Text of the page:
“I am sorry to hear, that the recruiting business in your State is clogged with so many embarrassments. It is perhaps the greatest of the great evils attending this contest, that States as well as individuals had rather wish well than act well; had rather see a thing done, than do it, or contribute their just proportion to the doing of it… To expect brick without straw is idle [Exod. 5:16], and yet I am called upon, with as much facility to furnish men and means for every service and every want, as if every quota required of the States had been furnished, and the whole was at my disposal…”*

General Washington was frustrated with the fact that he didn’t have the manpower needed to fight the war, comparing his situation to the Hebrew slaves in Egypt who were forced to make bricks without straw. Yet he was confident that God’s Providence would enable them to prevail, and that is a lost episode in American history.

Read and Reflect: Read Exodus 5:4-19 and reflect on the tough position the Hebrew people were placed in by Pharaoh’s edict withholding straw and compare it with Gen. Washington’s predicament.

Prayer: Father, we are amazed at your Hand of Providence that intervened at so many points in the War for Independence, giving victory to an outnumbered, ill-equipped, and inadequately trained army. We pray for your continued support as we honor you, in Jesus’ Name, Amen.

*Source Citation: Jared Sparks, ed., The Writings of George Washington: Being His Correspondence, Addresses, Messages, and Other Papers, Official and Private, Selected and Published from the Original Manuscripts, with a Life of the Author, 12 vols., (Boston: American Stationer’s Company, 1837), 7:462. Bracketed item added.


Lost Episode for March 25

Andrew JacksonOn March 25, 1835, President Andrew Jackson wrote in a letter to Ellen Hanson:

“I was brought up a rigid Presbyterian, to which I have always adhered. Our excellent Constitution guarantees to every one freedom of religion, and charity tells us – and you know Charity is the real basis of all true religion – charity says “judge the tree by its fruit.” [Matt. 7:16]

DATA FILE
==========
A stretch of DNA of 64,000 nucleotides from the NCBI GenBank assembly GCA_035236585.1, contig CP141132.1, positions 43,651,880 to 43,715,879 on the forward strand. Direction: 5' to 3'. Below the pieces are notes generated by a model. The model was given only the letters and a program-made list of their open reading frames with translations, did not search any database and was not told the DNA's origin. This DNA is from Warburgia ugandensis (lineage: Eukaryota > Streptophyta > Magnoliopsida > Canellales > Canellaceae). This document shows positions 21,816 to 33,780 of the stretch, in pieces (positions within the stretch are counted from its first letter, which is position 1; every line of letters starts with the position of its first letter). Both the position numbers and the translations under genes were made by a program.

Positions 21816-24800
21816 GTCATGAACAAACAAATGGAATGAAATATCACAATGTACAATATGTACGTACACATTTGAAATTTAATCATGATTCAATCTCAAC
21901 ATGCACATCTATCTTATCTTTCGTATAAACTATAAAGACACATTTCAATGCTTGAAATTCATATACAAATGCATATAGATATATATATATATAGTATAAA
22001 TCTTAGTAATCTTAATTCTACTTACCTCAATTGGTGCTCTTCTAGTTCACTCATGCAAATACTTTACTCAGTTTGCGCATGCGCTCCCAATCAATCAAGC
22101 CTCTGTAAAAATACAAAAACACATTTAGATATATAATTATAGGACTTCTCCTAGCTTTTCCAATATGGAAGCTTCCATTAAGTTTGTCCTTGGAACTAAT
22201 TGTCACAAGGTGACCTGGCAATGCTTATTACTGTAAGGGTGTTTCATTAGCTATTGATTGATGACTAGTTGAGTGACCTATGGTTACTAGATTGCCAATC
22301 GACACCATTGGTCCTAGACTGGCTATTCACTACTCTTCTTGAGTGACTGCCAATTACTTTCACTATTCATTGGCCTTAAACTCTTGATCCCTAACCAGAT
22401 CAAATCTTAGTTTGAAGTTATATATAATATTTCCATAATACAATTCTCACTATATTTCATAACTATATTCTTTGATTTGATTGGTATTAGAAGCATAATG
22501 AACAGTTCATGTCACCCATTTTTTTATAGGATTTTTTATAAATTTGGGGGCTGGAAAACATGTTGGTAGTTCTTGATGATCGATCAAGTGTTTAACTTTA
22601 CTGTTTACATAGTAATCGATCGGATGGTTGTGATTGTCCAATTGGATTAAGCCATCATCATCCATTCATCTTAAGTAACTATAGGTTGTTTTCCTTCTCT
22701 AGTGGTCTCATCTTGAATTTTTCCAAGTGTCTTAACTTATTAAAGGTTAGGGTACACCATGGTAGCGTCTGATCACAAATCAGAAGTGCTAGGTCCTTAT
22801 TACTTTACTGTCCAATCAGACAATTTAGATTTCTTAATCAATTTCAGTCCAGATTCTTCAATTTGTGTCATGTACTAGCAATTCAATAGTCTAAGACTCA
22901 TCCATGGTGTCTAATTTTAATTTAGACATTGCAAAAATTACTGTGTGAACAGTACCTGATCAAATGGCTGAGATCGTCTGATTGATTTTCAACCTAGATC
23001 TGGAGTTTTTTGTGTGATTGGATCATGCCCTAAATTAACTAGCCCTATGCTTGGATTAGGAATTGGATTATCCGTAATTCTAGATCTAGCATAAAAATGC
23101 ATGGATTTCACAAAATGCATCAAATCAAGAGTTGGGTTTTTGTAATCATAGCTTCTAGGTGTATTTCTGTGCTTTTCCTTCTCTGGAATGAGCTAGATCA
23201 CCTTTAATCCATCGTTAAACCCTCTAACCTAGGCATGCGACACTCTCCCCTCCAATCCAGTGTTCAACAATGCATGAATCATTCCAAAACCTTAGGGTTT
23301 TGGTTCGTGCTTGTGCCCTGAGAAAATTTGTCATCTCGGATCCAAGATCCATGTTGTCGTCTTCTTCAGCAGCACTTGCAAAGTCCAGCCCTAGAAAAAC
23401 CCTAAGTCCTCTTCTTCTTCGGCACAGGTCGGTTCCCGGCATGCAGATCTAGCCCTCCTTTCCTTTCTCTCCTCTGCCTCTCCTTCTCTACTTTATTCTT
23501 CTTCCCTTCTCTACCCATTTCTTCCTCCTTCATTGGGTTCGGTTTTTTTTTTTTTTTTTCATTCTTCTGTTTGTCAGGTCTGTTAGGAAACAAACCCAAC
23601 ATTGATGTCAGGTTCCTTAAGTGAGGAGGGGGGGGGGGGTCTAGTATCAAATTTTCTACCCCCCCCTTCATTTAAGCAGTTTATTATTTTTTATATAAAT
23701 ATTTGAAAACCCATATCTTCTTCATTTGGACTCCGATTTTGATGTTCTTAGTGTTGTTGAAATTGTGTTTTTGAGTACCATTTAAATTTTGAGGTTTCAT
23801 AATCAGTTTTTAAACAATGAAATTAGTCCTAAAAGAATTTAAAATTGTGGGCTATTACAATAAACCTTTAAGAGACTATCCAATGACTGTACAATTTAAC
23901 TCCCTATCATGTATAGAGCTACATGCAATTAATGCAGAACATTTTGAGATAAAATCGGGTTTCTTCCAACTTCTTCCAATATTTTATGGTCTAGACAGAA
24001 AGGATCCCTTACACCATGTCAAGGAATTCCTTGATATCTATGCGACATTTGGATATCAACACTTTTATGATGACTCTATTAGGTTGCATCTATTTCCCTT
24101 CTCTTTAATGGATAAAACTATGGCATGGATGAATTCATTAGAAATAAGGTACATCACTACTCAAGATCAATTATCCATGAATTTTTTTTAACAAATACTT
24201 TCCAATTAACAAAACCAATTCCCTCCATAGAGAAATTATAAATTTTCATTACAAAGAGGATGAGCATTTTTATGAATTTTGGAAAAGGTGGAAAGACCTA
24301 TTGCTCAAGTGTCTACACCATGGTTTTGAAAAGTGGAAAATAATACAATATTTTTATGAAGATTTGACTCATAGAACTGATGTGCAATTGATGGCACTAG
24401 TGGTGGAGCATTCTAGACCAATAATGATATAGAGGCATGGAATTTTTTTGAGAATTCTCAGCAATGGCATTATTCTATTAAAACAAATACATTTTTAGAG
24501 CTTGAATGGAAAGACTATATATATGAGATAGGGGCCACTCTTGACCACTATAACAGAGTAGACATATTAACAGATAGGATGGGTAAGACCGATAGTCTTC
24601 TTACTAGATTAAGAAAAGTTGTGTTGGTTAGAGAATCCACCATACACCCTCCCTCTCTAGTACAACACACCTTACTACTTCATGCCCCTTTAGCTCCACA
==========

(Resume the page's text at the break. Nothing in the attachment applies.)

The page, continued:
“All who profess Christianity believe in a Saviour, and that by and through Him we must be saved [Acts 4:12]. We ought, therefore, to consider all good Christians whose walks correspond with their professions, be they Presbyterian, Episcopalian, Baptist, Methodist or Roman Catholic.”*

President Jackson’s expressed belief in the Savior and quotation of His words from the Sermon on the Mount is a lost episode in American history.

Read and Reflect: Read Acts 4:12 and reflect on the fact that Jesus is the only Savior and compare that with President Jackson’s assertion.

Prayer: Father, during this season when we celebrate your mighty acts through the Cross and the Resurrection of Christ, we praise you for providing a Savior for us, even though we have broken your laws and broken your heart. So we trust in Jesus to save us from our sins, give us a fresh start, and a new beginning, in His Name, we pray, Amen.

*Source Citation: Robert V. Remini, Andrew Jackson and the Course of American Freedom, 3 vols., (New York: Harper & Row, 1981), 2:251. Bracketed items added.


Lost Episode for March 24

Rufus KingFounding Father Rufus King was born on March 24, 1755. A graduate of Harvard, King became a lawyer, a member of the Continental Congress, and served as an aide to General Sullivan during the Revolutionary War. At 32 years old, King became the youngest signer of the United States Constitution. Later he served as a U.S. Minister (Ambassador) to England and a U.S. Senator from New York. King also helped found a Bible society for Anglicans and was an ardent abolitionist. He wrote to C. Gore on February 17, 1820:

“I referred the decision of the Restriction on Missouri to the broad principles of the law of Nature, a law established by the Creator, which has existed from the beginning, extends over the whole globe is everywhere, and at all times binding upon mankind.”*

The reference he spoke of was to a speech made in the Senate: